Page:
Review: Wonder Woman 1984 delivers perfect moments

Wonder Woman 1984

M, 4 stars

Cut brilliantly to the electronic drum beat of New Order's Blue Monday, the trailer for WW84 is a fantastic mix of music and stunning image, with a handful of the feature's better comic scenes. It has been on cinema screens since last Christmas, and I've been its biggest fan since.

In fact, as Wonder Woman 1984's cinema release got pushed back a handful of times through the year by COVID lockdowns and a terrified film industry, rewatching that trailer just continued to build my sense of expectation both for the film and for the time when cinemas might fill again.

Is it even possible for a film to be as comic book perfect and funny as I built WW84 up in my head to be over the year?

I can say that the answer is both yes and no. There are moments of Patty Jenkins' superhero sequel that are perfect, much of it is clever and fun, but its final moments feel like the screenwriters let their idea get away from them and they just emptied the kitchen junk drawer right into the plot.

In an extremely extended early scene set in Wonder Woman's childhood on the mythical island of Themyscria, a young Diana (here played by Lilly Aspel) learns a valuable lesson at the hands of her aunt Antiope (Robin Wright, and I'm just pausing my synopsis here to say the cut of her character's leather kilt is a sapphic dream).

Flashback over, we again meet Diana Prince (Gal Godot). It is almost seven decades since she lost boyfriend Steve Trevor (Chris Pine) and the ageless Amazon spends her time working as an anthropologist at Washington's Smithsonian and throwing on her superhero togs to right wrongs and stop crimes, as in another extremely fun extended scene where she foils the heist of an antiquities black market run out of a shopping local mall pawn shop.

While Diana has no interest in meeting another man, she does make a new friend at work in the self-deprecating and sweetly awkward Barbara Minerva (Kristen Wiig). Barbara is asked to consult for the FBI in identifying one of the antiquities Wonder Woman earlier recovered. Transcribing the Latin around the ancient crystal, Diana suspects it may be a link to some ancient and unfriendly gods.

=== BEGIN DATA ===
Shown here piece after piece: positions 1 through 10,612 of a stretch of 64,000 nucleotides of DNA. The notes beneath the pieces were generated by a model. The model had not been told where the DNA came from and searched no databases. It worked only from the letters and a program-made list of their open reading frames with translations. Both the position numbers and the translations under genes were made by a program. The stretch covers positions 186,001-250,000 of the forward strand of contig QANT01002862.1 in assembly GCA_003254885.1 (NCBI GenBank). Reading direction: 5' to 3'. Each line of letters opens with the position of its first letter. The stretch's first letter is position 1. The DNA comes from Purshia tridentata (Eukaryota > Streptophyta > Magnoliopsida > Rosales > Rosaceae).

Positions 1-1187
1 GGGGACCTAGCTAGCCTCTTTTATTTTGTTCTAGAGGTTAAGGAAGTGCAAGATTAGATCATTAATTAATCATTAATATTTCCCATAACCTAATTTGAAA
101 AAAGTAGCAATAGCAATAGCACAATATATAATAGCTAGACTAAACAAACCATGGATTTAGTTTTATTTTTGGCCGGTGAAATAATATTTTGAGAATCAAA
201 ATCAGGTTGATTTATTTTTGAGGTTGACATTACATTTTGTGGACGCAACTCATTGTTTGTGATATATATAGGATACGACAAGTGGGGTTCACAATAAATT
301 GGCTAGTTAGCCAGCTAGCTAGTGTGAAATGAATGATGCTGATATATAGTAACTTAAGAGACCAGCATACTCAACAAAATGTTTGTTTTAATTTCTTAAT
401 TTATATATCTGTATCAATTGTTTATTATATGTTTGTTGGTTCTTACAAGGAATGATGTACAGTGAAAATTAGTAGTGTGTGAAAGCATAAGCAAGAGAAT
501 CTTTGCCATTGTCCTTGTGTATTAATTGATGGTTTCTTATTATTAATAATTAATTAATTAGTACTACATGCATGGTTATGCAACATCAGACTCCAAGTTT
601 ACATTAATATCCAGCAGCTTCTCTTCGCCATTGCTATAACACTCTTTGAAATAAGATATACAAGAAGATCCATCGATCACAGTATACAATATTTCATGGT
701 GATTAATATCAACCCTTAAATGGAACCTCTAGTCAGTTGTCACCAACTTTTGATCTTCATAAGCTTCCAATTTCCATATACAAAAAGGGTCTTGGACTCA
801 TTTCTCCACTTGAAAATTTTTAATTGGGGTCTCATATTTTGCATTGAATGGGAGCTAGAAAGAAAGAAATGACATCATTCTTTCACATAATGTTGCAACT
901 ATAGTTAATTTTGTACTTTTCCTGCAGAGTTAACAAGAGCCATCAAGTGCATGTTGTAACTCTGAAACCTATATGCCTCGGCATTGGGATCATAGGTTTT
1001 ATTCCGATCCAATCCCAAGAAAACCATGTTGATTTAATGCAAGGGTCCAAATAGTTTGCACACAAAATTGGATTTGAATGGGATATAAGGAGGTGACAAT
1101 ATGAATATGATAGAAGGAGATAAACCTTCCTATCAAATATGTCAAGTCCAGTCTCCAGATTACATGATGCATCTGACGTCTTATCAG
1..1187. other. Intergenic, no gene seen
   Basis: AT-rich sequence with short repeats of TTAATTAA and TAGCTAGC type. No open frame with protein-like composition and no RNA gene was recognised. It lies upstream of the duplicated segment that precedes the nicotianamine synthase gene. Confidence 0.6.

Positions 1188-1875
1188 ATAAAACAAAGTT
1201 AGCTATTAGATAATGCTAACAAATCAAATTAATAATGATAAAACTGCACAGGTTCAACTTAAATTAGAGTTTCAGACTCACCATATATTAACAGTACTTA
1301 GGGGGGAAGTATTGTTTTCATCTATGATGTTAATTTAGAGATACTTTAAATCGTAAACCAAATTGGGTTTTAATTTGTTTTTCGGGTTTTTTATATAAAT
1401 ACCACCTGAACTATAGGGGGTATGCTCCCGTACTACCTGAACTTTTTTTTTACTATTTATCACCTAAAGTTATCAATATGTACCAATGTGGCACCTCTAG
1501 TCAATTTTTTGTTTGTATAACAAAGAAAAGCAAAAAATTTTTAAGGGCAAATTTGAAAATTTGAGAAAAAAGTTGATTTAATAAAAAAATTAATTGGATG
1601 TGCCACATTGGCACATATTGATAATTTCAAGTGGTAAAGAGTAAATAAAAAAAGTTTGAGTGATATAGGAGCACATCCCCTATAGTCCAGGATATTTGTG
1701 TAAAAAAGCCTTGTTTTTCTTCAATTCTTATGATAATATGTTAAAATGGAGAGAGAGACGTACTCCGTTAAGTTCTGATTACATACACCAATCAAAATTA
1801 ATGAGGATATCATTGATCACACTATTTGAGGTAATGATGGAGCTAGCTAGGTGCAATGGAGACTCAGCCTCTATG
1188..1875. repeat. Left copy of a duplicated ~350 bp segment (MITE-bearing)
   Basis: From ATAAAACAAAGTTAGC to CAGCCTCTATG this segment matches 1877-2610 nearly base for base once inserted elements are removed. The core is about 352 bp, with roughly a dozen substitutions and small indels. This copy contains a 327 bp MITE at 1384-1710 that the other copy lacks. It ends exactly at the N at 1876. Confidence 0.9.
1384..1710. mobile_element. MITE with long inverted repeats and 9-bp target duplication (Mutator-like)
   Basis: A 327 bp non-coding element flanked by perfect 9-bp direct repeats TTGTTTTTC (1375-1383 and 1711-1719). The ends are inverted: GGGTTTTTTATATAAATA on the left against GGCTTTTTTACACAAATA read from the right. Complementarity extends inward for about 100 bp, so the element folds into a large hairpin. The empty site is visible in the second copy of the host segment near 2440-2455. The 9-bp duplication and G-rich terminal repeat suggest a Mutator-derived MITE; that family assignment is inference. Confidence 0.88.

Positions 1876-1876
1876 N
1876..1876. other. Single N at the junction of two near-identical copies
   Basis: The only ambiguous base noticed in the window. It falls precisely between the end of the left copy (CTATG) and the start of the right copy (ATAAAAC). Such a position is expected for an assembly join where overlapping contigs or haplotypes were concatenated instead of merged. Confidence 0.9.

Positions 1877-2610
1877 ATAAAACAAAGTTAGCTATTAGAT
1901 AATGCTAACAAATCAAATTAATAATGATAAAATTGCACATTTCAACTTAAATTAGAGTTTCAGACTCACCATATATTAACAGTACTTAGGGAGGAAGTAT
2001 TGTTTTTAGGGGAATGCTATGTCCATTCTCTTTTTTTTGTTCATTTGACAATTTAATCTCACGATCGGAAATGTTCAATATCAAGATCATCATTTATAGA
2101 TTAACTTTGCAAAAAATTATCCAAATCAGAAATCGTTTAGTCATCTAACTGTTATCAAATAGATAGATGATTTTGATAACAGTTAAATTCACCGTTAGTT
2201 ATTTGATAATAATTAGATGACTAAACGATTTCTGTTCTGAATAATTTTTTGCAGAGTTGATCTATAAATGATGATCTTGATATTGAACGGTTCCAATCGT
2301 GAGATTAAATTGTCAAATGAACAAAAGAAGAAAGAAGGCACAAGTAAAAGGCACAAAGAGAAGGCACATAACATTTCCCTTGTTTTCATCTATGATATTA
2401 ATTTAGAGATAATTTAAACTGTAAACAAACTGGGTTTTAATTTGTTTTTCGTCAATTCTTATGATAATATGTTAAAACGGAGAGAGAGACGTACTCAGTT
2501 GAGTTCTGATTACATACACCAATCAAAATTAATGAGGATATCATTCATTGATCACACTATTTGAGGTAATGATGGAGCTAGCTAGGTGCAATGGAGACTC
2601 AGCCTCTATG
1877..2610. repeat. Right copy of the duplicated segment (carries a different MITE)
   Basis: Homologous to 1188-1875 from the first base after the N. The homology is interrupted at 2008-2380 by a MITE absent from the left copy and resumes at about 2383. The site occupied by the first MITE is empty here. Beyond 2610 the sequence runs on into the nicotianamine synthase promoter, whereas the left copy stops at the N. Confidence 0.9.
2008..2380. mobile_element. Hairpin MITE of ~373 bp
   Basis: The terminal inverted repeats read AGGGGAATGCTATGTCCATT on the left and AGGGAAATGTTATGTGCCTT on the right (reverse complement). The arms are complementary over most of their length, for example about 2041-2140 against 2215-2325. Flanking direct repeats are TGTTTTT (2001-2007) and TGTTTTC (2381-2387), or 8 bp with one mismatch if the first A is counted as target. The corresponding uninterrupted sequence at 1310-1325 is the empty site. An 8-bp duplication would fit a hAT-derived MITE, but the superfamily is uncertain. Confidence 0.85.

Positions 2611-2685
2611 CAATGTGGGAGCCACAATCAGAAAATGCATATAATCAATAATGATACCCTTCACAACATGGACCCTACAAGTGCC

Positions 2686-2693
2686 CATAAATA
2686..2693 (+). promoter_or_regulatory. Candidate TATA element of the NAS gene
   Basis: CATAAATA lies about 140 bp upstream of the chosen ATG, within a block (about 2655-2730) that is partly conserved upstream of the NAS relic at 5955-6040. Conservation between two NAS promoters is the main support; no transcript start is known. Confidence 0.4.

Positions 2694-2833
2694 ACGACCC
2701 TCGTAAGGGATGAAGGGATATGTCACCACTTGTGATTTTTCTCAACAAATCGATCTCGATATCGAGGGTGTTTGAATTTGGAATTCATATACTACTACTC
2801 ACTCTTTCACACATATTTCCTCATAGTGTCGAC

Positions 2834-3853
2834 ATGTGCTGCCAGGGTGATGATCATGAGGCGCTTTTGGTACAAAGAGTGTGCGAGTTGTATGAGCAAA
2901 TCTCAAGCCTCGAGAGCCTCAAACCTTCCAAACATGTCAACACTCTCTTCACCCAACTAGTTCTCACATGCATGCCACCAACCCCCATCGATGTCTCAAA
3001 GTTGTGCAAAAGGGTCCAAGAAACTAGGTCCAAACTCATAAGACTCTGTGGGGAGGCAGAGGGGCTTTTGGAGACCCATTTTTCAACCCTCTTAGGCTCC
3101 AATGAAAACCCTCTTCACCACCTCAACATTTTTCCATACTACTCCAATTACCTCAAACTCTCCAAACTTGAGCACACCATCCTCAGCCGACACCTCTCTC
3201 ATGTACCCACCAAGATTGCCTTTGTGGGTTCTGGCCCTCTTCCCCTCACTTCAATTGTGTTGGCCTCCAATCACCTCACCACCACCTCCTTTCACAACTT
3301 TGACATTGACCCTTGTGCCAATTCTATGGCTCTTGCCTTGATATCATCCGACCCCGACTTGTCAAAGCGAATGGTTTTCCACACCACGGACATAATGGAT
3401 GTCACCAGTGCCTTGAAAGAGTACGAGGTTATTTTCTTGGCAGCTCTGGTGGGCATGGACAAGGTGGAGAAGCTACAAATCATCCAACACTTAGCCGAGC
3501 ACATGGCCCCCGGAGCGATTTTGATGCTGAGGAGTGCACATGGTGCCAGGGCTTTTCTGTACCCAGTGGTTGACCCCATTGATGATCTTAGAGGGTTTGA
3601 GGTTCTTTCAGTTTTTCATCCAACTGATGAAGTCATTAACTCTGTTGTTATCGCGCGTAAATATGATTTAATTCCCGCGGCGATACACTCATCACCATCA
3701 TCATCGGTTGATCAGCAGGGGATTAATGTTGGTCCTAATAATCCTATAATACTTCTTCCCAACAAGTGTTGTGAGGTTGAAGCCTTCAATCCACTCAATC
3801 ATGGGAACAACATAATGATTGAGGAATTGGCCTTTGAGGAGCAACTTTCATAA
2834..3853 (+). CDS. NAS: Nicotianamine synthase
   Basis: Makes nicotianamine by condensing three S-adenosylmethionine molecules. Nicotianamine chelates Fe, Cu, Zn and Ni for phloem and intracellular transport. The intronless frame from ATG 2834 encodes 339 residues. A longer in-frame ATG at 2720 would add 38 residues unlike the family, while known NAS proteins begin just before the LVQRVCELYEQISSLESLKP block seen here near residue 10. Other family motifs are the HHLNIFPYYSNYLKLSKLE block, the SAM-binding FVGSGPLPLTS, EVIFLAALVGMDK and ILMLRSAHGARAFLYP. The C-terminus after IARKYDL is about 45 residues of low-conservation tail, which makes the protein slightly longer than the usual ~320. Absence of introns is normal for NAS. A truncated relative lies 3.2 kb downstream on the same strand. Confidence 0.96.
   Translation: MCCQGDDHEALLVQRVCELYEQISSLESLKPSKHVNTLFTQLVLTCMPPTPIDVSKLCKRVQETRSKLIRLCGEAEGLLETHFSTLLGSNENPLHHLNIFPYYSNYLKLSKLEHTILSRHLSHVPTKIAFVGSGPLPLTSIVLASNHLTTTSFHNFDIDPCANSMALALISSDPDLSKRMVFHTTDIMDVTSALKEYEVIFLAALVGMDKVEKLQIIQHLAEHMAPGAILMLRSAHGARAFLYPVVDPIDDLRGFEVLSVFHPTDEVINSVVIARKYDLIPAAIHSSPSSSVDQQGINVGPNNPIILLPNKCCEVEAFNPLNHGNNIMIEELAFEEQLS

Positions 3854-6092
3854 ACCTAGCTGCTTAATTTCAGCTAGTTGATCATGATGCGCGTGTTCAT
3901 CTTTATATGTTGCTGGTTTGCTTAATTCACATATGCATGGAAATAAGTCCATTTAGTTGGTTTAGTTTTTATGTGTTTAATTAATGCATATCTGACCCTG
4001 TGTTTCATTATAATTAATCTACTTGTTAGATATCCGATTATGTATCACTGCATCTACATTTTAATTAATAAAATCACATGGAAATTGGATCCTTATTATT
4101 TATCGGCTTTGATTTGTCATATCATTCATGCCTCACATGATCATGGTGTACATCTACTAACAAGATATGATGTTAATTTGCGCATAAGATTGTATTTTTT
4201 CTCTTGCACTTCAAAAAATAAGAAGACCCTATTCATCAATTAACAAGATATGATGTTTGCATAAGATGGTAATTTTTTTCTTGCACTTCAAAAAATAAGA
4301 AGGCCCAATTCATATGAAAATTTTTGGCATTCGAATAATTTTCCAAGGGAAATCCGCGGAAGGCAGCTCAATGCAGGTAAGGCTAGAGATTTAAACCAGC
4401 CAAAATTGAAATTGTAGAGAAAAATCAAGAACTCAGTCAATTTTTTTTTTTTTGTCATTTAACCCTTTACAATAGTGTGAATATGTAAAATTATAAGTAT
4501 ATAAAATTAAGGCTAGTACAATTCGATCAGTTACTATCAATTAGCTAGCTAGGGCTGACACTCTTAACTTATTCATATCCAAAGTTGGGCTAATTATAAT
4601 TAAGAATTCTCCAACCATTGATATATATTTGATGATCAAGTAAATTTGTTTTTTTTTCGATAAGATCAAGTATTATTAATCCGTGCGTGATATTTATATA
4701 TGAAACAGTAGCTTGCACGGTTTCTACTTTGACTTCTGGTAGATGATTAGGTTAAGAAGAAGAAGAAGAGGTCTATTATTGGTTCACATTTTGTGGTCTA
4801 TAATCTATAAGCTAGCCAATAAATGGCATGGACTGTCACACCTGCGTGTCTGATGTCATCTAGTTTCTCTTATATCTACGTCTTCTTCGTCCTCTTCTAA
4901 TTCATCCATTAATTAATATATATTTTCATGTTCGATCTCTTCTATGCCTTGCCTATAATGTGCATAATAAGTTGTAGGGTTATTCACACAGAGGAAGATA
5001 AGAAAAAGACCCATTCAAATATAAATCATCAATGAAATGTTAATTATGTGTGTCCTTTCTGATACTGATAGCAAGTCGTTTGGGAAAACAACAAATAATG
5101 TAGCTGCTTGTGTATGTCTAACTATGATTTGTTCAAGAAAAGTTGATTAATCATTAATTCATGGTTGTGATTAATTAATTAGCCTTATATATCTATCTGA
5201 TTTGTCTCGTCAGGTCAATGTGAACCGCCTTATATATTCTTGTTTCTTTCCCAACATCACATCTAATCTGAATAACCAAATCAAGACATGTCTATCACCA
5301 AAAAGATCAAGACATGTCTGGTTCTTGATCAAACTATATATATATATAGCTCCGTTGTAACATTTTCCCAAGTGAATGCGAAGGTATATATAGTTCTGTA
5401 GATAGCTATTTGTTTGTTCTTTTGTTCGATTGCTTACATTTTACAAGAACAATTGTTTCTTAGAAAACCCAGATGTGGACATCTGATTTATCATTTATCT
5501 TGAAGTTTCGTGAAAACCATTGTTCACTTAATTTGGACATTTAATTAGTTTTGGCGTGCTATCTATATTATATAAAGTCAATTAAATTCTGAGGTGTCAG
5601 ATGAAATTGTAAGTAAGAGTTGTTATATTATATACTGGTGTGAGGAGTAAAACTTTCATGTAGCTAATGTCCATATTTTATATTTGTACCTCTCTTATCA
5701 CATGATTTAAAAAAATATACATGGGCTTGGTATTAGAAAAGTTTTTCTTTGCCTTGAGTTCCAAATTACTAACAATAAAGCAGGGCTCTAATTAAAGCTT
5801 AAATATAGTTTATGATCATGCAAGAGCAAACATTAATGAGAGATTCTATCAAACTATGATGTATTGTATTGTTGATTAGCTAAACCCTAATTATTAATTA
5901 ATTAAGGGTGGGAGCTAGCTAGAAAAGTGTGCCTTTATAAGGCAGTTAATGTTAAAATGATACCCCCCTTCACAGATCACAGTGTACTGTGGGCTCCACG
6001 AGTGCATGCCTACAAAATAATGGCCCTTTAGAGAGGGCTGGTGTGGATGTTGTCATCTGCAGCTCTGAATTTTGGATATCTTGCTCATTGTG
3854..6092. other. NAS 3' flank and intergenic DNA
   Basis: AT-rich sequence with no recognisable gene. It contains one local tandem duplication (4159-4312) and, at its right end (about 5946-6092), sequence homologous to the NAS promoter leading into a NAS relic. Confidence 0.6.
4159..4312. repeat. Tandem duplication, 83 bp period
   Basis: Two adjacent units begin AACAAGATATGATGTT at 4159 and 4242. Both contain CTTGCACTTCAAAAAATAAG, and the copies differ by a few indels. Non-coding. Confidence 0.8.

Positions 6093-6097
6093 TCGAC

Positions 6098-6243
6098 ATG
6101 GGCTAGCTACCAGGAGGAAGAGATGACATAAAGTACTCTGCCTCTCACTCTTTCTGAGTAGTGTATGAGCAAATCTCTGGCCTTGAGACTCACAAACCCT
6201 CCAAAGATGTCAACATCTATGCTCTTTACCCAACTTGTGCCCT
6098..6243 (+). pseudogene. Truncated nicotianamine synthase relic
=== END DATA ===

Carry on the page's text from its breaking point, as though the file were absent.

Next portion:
Anyone who saw the trailer might have wondered how Chris Pine's character, whose self-sacrifice at the end of the 2017 film helped end World War I, can come back. Folk old enough, like me, to remember the 1970s television series might have thought the answer might be Pine playing his character's own grandson just like the Lynda Carter Diana dated. I won't completely spoil it, but the Deus Ex Machina that allows it also involves Pedro Pascal's oil baron Ponzi-scheme billionaire bad guy, somehow, as well as that childhood lesson - that an unearned victory is no victory at all.

The 1984 setting allows costumer Lindy Hemming and the set designers to run rampant. More 1984 than a Cosby sweater or a Ken Done coaster, there is a fun Pretty Woman-style fashion montage where Chris Pine's Steve shows off a series of "looks" for Diana, including thin leather belts, high-waisted pants, parachute material and rolled-up sleeves.

The 1984 setting also allows for the film's later plot, with the world's superpowers escalating stare-down of their nuclear arsenals giving Diana some real stakes to contend with.

The historical setting provides constant visual gags throughout, and some unexpectedly poignant moments. As Diana and Steve walk through the Smithsonian Air and Space Museum - and we're supposed to be enjoying Chris Pine's reactions to everything as his character died 65 years earlier and missed the evolution of technology from passenger aircraft through to space flight - an astronaut hands him a flyer. It's been nine months since it was safe to take a piece of paper from a stranger without running to the bathroom to wash your hands for two minutes and that made me nostalgic to watch.

Pine is charming and watchable. Saturday Night Live breakout star Kristen Wiig parlays her physical comedy into an enjoyable sidekick-come-supervillain in Barbara. The Mandalorian himself, Pedro Pascal, feels initially wooden but warms into his Trumpian egomaniacal cad Maxwell Lord.

This film, as its predecessor, is so enjoyable because of the natural presence and warmth of Israeli actress Gal Godot. Just so winsome, in the film's early moments we enjoy a handful of interactions with Wonder Woman and some young girls representing the millions that will be inspired by seeing a woman just so - wonderful. It's not just her butt-kicking. It's her empathy. It's her fierce intellect.

In her screenplay and in her direction, both Patty Jenkins and Diana have no time for the male gaze and the creepy sense of male entitlement, but while Diana still empathises with all humans, as Barbara explores her dark side, her #MeToo fightback of a male aggressor leans more towards Aileen Wuornos.

The film has one of those after-the-credits-have-started moments, so don't be fooled and run for the car park early.

Gal Godot in Wonder Woman 1984. Picture: Warner Bros. Pictures

Gal Godot in Wonder Woman 1984. Picture: Warner Bros. Pictures

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